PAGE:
Last week my wife and I pulled into Costco and were amazed at the line of cars waiting to get gas. You would think this was the only place in town. As we drove by, I said to my wife, “What are these people thinking?”
There is no doubt that Costco gas is lower than your average gas station. But at what cost? According to Gas Buddy, at the time of this writing the gas at Costco sold for $2.93 per gallon. That compared with $3.19 per gallon everywhere else with no lines whatsoever. So, the people going to Costco saved 26 cents per gallon. That is a nice savings!
You Are Worth $6 – $15 per hour
Let’s say you have a large gas tank and it takes 19 gallons to fill it up. That is a $5 savings! Not too shabby. Except there is no concept of time taken into the equation. If all else were equal, it would be a no brainer to go to Costco. But when was the last time you went to Costco gas, or drove by it, during daylight hours and didn’t see a large line? Unless you are filling up early in the morning or late at night, you will sit in a line. This is where the deal isn’t so much of a deal.
Let’s say there are five cars in front of you and it takes, on average, 4 minutes for each car to pull up, swipe their card, fill up and pull out. That means your wait is 20 minutes. Waiting 20 minutes to save $5 means that you value yourself at $15/hour. The very same people that may charge $100 or $200 per hour at work debase themselves to $15 per hour when waiting for gas. And that assumes the tank is large and the line is not significant.
But what if you have a sedan that will take 12 gallons and you go on your way home from work where there are eight cars in front of you? Your total savings would be $3.12, but you would wait over a half hour to get the gas. That means your value would drop to around $6 per hour.
Why Do We Do This?
There are many potential factors into why we substantially devalue our time when it comes to getting gas. One significant reason is that we just don’t think ahead. The brain runs on mental shortcuts and information that is easy to discern. Saving 26 cents per gallon is an easy calculation; it’s a no brainer. Let’s go!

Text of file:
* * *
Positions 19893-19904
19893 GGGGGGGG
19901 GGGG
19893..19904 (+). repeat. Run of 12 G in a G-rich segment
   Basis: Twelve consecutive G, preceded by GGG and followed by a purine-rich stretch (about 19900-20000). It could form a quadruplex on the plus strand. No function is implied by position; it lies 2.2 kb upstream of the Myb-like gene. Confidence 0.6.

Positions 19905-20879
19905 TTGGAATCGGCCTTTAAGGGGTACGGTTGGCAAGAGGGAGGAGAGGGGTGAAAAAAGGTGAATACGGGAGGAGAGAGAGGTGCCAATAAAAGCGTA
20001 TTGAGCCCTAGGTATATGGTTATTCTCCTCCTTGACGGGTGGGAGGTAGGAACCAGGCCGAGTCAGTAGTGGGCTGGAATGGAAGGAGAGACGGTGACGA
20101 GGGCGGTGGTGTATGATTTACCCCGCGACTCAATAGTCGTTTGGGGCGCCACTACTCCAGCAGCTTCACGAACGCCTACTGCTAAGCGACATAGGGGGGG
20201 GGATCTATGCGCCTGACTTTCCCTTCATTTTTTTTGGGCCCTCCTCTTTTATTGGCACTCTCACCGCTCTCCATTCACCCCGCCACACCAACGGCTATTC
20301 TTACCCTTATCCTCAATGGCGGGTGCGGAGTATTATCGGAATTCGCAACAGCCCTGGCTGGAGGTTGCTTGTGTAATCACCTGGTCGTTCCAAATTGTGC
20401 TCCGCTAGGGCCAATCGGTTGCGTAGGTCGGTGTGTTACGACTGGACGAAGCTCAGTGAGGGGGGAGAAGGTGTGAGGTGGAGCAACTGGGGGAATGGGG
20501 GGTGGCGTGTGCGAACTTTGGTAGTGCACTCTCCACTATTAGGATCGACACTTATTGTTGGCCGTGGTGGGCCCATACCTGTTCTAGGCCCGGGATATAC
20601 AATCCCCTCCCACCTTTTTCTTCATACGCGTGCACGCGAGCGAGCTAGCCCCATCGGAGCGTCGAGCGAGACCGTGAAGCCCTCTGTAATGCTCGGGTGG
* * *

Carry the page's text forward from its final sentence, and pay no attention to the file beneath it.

Thinking ahead, actually any kind of thinking, requires greater effort. We would need to consider how many other people are getting gas around this time and compare it with our expected savings and how we value ourselves. Even if we were going to Costco to do some shopping, it would still behoove us to stop at a gas station with no wait on our way to or from Costco.
Another potential reason is the sunk cost fallacy. We already drove to the station; we are here. Might as well just grin and bear it. If we left upon arriving and witnessing the line of cars, then this would have been a wasted trip. Apparently we are okay wasting our precious time, but not a trip to the gas station.
Perhaps the greatest reason we do this is the lure of the deal.
We Are Smitten By Deals
The greatest factor in all of this is the psychological benefit to getting a deal. It’s not the financial effect of saving $3 – $5. It’s the psychological feeling of getting a deal! It’s the hormones that make us feel good, dopamine and serotonin. This happens in many parts of our financial lives, not just with gas.
Many stores thrive on sales. They jack up prices to artificially high levels so they can put them on sale and maintain their desired profit margin. Thanks to the anchoring bias, we see the higher price, then the current price, and our brains are now primed to have a positive psychological reaction to buying the good. Whether that is a sweater that is 40% off (like the perpetual sales at Kohl’s) or the fact that we are getting gas at a cheaper price than across the street.
It is quite humorous how crazy this bias makes us. We have no problem buying a mutual fund or stock with little to no thought, but will spend 20-30 minutes in line to save a few dollars on gas. Completely irrational, but when you bring emotions into the equation, our behavior becomes more understandable.